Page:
Diamond v. Local 807 Labor-Management Pension Fund et al
MEMORANDUM AND ORDER granting 30 Motion to Dismiss for Failure to State a Claim for the reasons stated herein. The Clerk of Court is directed to enter judgment accordingly, and close the case. Ordered by Judge Roslynn R. Mauskopf on 2/7/2014. (Mauskopf, Roslynn)
UNITED STATES DISTRICT COURT
EASTERN DISTRICT OF NEW YORK
LANCE S. DIAMOND,
MEMORANDUM & ORDER
12-CV-5559 (RRM) (VVP)
- against LOCAL 807 LABOR-MANAGEMENT
PENSION FUND, its Trustees, JOHN
SULLIVAN, ANTHONY STORZ, LUIS
HERRERA, JOHN ZAK, ANTHONY
ZAPULLA, and ALLEN SWERDLICK, and its
Fund Administrator, ALFRED FERNANDEZ,
ROSLYNN R. MAUSKOPF, United States District Judge.
Plaintiff Lance Diamond originally commenced this action in the United States District
Court for the Southern District of New York, alleging multiple violations of the Employee
Retirement Income Security Act (“ERISA”), 29 U.S.C. § 1001, et seq. (See Compl. (Doc. No.
1).) On November 9, 2012, the case was transferred to this Court. (Doc. No. 6.) On March 3,
2013, plaintiff filed an amended complaint alleging causes of action under ERISA against
defendants for failing to adhere to the instruments governing plaintiff’s benefits plan, failing to
act solely in the interest of the participants and beneficiaries of the benefits plan, and failing to
make reasonable efforts to remedy those breaches of fiduciary duty. (See Am. Compl. (Doc. No.
25).) The amended complaint also alleged that defendant Fernandez improperly discontinued
plaintiff’s pension benefits in retaliation for conduct protected under ERISA, and sought
statutory penalties for defendants’ failure to produce certain documents plaintiff requested. (Id.)
Before the Court is defendants’ motion to dismiss pursuant to Fed. R. Civ. P. 12(b)(6) for
failure to state a claim. (See Doc. Nos. 30–32.) For the reasons that follow, the motion is
Defendants are fiduciaries who administer a pension plan (“the Plan”) for qualifying
employees working under collective bargaining agreements between Truck Drivers Local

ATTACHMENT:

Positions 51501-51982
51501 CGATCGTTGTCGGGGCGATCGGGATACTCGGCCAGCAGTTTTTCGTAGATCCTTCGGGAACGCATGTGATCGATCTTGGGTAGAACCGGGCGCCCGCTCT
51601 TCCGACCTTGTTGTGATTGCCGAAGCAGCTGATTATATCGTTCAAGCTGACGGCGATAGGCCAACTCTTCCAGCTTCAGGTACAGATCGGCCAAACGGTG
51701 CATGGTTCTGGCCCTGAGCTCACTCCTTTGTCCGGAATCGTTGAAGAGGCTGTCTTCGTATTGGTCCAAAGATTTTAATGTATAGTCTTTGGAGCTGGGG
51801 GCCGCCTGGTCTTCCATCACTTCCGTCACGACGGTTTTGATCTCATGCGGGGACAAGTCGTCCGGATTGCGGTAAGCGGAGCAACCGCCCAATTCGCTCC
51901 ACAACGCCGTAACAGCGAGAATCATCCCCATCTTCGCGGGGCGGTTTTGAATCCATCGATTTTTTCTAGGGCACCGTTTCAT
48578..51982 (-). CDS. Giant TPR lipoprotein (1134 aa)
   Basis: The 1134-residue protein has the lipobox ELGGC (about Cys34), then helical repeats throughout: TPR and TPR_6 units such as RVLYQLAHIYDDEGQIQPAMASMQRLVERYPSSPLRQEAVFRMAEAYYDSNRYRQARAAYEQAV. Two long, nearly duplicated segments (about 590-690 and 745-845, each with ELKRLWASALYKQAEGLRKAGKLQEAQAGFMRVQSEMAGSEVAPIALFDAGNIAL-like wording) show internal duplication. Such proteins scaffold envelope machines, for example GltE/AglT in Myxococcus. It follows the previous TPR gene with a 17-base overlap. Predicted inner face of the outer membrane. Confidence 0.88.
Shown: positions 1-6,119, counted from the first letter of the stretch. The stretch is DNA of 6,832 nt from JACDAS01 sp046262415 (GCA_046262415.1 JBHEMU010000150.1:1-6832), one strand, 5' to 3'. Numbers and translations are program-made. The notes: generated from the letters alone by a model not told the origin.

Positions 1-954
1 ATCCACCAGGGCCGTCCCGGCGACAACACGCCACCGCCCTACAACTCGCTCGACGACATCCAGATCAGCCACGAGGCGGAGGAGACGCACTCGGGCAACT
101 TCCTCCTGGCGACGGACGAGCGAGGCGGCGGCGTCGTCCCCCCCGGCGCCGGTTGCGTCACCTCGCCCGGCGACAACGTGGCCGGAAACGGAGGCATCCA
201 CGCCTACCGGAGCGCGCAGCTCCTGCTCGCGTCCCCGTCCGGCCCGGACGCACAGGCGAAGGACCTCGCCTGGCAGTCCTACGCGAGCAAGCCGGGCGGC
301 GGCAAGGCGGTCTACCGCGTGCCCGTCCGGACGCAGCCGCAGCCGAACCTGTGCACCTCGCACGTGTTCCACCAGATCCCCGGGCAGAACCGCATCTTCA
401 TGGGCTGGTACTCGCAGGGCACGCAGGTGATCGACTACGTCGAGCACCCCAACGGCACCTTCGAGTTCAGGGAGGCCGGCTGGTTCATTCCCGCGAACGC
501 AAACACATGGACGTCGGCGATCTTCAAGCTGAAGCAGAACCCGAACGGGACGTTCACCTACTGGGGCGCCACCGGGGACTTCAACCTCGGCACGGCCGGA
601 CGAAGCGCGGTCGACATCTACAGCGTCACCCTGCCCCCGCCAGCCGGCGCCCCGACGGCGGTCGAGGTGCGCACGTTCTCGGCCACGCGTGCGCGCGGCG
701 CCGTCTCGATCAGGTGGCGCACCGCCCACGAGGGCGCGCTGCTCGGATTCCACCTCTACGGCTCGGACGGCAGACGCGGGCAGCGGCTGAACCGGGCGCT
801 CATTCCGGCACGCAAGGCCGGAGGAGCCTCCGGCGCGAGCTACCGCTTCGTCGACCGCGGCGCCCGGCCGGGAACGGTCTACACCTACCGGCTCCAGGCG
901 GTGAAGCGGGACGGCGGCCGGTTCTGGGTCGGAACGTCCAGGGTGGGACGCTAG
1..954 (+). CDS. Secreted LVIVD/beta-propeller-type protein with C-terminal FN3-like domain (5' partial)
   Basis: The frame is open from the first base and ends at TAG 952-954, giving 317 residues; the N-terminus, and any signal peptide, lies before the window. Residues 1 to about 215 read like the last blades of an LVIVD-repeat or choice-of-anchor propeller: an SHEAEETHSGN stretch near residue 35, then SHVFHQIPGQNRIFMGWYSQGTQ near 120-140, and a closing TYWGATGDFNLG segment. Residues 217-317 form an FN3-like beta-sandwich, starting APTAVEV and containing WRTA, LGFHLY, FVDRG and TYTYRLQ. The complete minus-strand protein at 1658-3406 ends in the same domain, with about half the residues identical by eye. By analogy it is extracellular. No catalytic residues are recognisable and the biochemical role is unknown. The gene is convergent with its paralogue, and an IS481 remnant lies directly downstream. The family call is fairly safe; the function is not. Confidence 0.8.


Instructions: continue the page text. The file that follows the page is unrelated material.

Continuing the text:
807IBT of Long Island City, New York, and their employers. (Am. Compl. ¶ 4.) The Plan is an
“employee pension benefit plan” and “pension plan” as defined by ERISA. (Id. ¶¶ 7–8.) Both
the Plan and its associated pension fund (“the Fund”) are administered in accordance with an
“Agreement and Declaration of Trust” between Local 807IBT and an association comprised of
employers who are parties to various collective bargaining agreements. (Id. ¶ 6.)
Plaintiff, who is over sixty-five years of age, was employed by defendants as a
“Controller” of the Fund from January 1997 through May 2005. (Id. ¶¶ 3, 16.) Plaintiff reported
directly to defendant Fernandez, the administrator of the Fund. (Id. ¶ 32.) As an employee of
the Fund, plaintiff was eligible for and received benefits under the Plan. (Id. ¶¶ 17, 19.)
Between 2000 and 2005, plaintiff repeatedly cautioned Fernandez that the Plan’s funding was
threatened and recommended several cost-saving measures. (Id. ¶ 33.) Fernandez did not follow
plaintiff’s advice and grew aggravated when plaintiff continued to make suggestions regarding
funding issues. (Id. ¶ 34.) Fernandez eventually terminated plaintiff in May 2005. (Id. ¶ 36.)
Believing that he had been wrongfully terminated in retaliation for his attempts to protect the
At this stage, the Court’s review is limited to facts stated on the face of the amended complaint; facts found in
documents attached to the amended complaint, incorporated in the amended complaint, or integral to the claims
alleged; and matters of which the Court may take judicial notice. See Chambers v. Time Warner, Inc., 282 F.3d 147,
153 (2d Cir. 2002); Allen v. WestPoint-Pepperell, Inc., 945 F.2d 40, 44 (2d Cir. 1991). The Court takes all factual
allegations in the complaint as true and draws all reasonable inferences in favor of the non-movant. See Harris v.
Mills, 572 F.3d 66, 71 (2d Cir. 2009). However, the Court is “not bound to accept as true a legal conclusion
couched as a factual allegation.” Sharkey v. Quarantillo, 541 F.3d 75, 82–83 (2d Cir. 2008) (quoting Papasan v.
Allain, 478 U.S. 265, 286 (1986)).
Fund, plaintiff accused Fernandez of violating the law. (Id. ¶¶ 35, 38.) These allegations
resulted in both parties retaining legal counsel.2 (Id. ¶ 37.)
On January 9, 2012, plaintiff accepted a consulting position with “the Puerto Rican
Family Institute, Inc. . . . , a non-profit, multi-program family[-]oriented mental health and
human service agency.” (Am. Compl. ¶ 24.) At that time, plaintiff was eligible to receive